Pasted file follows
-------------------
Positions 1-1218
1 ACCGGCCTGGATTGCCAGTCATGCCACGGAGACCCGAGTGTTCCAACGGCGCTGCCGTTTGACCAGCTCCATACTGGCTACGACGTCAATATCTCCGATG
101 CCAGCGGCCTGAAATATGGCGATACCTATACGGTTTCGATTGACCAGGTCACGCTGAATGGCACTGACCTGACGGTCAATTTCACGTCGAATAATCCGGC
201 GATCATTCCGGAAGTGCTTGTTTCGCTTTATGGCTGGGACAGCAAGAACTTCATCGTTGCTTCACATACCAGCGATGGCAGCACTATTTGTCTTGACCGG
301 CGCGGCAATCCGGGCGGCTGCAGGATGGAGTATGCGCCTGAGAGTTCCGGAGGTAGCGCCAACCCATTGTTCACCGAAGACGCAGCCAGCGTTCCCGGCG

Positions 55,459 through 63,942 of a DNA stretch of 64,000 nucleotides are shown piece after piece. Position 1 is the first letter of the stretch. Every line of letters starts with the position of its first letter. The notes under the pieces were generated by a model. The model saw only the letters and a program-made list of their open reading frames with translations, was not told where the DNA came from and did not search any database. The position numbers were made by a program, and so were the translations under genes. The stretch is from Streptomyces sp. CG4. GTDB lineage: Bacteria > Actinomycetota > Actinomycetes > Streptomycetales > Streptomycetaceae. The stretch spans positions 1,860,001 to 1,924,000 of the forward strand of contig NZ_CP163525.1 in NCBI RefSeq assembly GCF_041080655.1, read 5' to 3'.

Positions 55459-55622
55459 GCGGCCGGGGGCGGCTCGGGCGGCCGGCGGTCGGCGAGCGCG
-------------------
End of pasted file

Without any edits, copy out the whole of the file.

Positions 1-1218
1 ACCGGCCTGGATTGCCAGTCATGCCACGGAGACCCGAGTGTTCCAACGGCGCTGCCGTTTGACCAGCTCCATACTGGCTACGACGTCAATATCTCCGATG
101 CCAGCGGCCTGAAATATGGCGATACCTATACGGTTTCGATTGACCAGGTCACGCTGAATGGCACTGACCTGACGGTCAATTTCACGTCGAATAATCCGGC
201 GATCATTCCGGAAGTGCTTGTTTCGCTTTATGGCTGGGACAGCAAGAACTTCATCGTTGCTTCACATACCAGCGATGGCAGCACTATTTGTCTTGACCGG
301 CGCGGCAATCCGGGCGGCTGCAGGATGGAGTATGCGCCTGAGAGTTCCGGAGGTAGCGCCAACCCATTGTTCACCGAAGACGCAGCCAGCGTTCCCGGCG

Positions 55,459 through 63,942 of a DNA stretch of 64,000 nucleotides are shown piece after piece. Position 1 is the first letter of the stretch. Every line of letters starts with the position of its first letter. The notes under the pieces were generated by a model. The model saw only the letters and a program-made list of their open reading frames with translations, was not told where the DNA came from and did not search any database. The position numbers were made by a program, and so were the translations under genes. The stretch is from Streptomyces sp. CG4. GTDB lineage: Bacteria > Actinomycetota > Actinomycetes > Streptomycetales > Streptomycetaceae. The stretch spans positions 1,860,001 to 1,924,000 of the forward strand of contig NZ_CP163525.1 in NCBI RefSeq assembly GCF_041080655.1, read 5' to 3'.

Positions 55459-55622
55459 GCGGCCGGGGGCGGCTCGGGCGGCCGGCGGTCGGCGAGCGCG